The TPP Will Finish What Chile’s Dictatorship Started

from Common Dreams

This September 11th will be the forty-second anniversary of the US-backed coup against the democratically-elected Chilean government, led by the Socialist Salvador Allende, kicking off a battle that is still being fought: in Chile, protests led by students, indigenous peoples, and workers to rollback the “neoliberalization,” or Pinochetization, of society, are a continuing part of everyday life.

Neoliberalism is hard to define. It could refer to intensified resource extraction, financialization, austerity, or something more ephemeral, a way of life, in which collective ideals of citizenship give out to marketized individualism and consumerism.

But Allende offered a pretty good definition back in 1972, in a speech to the United Nations given less than a year before his overthrow and death. He said: “We are faced by a direct confrontation between the large transnational corporations and the states. The corporations are interfering in the fundamental political, economic and military decisions of the states. The corporations are global organizations that do not depend on any state and whose activities are not controlled by, nor are they accountable to any parliament or any other institution representative of the collective interest. In short, all the world political structure is being undermined.”

Like rust, neoliberalism never sleeps. The global rentier class that enriches itself off the neoliberal property-rights regime had, a decade ago, hoped to lock-down Latin America under the hemisphere-wide Free Trade Agreement of the Americas (FTAA). In its original version, the FTAA was meant to be a special carve-out for Washington and Wall Street, as global “free trade” advanced under the umbrella of the Doha round of the WTO. Kind of an economic Monroe Doctrine, whereby the US could maintain its regional hegemony over Latin America while still promoting, when it suited, globalization. But that scheme fell apart with the return of Latin America’s post-Washington Consensus left, led at the time by Brazil, Venezuela, and Argentina. And the Doha round stalled.

So Washington came back with the Trans-Pacific Partnership, a 12-country treaty—including Chile, Peru, and Mexico—vigorously promoted by the Obama administration. It’s been described nicely by Lori Wallach as NAFTA on steroids. As others have pointed out, the TPP isn’t really about trade. Rather, it’s a supra-national regulatory straitjacket that institutionalizes Allende’s 1972 warning. Among other things, the TPP has the effect of hiving Brazil and Argentina off from Latin America’s Pacific Rim countries. South America’s governing left is weakened and defensive, and the vitality with which Lula, Chávez, and Kirchner pushed back on any number of US initiatives—war on Iraq, trade, intellectual property, and so on—is dissipated. In Brazil, Dilma has recently capitulated on a number of issues she had long resisted, including surveillance and the adoption of Patriot Act-like “anti-terror” legislation (not to mention her recent visit to NYC to genuflect before Henry Kissinger). The divide-and-rule TPP would, by creating a divergent set of economic interests among neighboring countries, further limit the possibility of political solidarity against economic and security policies pushed by Washington (as this pro-TPP op-ed implies).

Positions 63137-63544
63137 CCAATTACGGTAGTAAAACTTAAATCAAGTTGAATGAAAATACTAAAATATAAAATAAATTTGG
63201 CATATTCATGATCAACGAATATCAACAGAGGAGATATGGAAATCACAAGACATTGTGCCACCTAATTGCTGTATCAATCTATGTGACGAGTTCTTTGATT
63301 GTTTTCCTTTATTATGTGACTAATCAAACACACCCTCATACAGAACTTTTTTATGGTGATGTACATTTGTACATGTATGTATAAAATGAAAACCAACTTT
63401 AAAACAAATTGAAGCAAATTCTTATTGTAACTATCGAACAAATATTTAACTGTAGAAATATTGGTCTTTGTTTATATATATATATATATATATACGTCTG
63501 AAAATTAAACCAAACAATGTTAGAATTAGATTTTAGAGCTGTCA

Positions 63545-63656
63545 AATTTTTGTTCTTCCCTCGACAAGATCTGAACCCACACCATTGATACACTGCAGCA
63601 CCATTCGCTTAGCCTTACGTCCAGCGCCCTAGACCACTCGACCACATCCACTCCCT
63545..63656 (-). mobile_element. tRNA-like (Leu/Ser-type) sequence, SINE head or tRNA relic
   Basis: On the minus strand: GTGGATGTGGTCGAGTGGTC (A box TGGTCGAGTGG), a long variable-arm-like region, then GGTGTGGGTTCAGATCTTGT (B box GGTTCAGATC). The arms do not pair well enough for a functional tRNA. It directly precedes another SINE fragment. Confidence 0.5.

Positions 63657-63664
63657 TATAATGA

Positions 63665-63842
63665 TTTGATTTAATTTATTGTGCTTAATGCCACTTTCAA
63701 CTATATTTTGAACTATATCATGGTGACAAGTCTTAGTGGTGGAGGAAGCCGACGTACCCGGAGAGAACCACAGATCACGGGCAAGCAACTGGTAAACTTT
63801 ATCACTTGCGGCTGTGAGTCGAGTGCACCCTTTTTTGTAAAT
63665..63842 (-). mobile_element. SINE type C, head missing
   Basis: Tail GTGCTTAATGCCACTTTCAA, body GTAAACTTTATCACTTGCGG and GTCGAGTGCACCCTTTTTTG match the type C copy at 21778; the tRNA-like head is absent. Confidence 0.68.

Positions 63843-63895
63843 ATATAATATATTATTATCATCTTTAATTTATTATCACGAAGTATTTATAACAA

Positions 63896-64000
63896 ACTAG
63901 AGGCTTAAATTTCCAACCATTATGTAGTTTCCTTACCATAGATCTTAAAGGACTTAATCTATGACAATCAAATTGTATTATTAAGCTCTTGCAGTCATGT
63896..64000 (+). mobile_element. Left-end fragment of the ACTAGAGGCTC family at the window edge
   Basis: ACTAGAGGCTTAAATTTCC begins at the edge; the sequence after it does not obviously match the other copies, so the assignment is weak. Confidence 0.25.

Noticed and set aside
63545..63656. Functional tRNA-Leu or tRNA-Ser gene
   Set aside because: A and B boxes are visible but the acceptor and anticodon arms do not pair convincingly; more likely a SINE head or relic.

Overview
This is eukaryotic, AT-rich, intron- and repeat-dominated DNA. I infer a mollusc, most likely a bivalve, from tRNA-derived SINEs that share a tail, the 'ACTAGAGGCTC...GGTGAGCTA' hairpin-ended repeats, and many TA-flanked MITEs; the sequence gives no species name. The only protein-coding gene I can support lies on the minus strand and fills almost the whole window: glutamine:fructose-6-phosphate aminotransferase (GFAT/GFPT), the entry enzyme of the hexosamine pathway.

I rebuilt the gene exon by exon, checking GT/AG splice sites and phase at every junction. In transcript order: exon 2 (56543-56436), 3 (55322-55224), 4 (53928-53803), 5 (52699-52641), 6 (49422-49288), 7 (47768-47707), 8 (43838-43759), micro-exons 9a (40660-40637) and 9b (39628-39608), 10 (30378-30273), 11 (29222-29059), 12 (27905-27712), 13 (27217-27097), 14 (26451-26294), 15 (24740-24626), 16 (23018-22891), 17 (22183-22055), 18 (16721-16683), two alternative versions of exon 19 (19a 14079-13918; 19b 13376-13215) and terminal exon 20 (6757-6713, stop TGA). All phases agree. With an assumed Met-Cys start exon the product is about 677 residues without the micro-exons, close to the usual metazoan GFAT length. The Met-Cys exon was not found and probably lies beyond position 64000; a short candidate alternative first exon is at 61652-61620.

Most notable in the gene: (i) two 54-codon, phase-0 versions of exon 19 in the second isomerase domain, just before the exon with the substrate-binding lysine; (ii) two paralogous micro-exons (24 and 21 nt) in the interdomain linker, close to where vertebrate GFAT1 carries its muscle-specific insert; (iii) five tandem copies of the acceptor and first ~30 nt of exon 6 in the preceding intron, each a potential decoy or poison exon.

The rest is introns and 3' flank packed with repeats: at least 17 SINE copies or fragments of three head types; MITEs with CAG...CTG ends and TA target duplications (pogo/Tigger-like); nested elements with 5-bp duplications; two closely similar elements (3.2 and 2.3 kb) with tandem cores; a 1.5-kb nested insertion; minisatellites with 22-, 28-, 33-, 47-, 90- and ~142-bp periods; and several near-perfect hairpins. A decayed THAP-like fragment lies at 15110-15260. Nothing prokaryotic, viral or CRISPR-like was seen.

The TPP includes one provision that will, if activated, complete the 1973 coup against Allende: its Investor-State Dispute Settlement mechanism. ISDS allows corporations and investors to “sue governments directly before tribunals of three private sector lawyers operating under World Bank and UN rules to demand taxpayer compensation for any domestic law that investors believe will diminish their ‘expected future profits.’” You can read James Surowiecki, in The New Yorker, here on the ISDS. And here is Elizabeth Warren. And Public Citizen and The Atlantic.

The principle behind the ISDS—that corporations have an inherent right to demand compensation for any regulation that might impinge on their “expected future profits”—is a perfect negation of a major principle of Allende’s socialist program: that poor nations not only had a right to nationalize foreign property but that they could deduct past “excess profit” from compensation for that property, calculated as anything above 12 percent of a company’s value.

[read more here]

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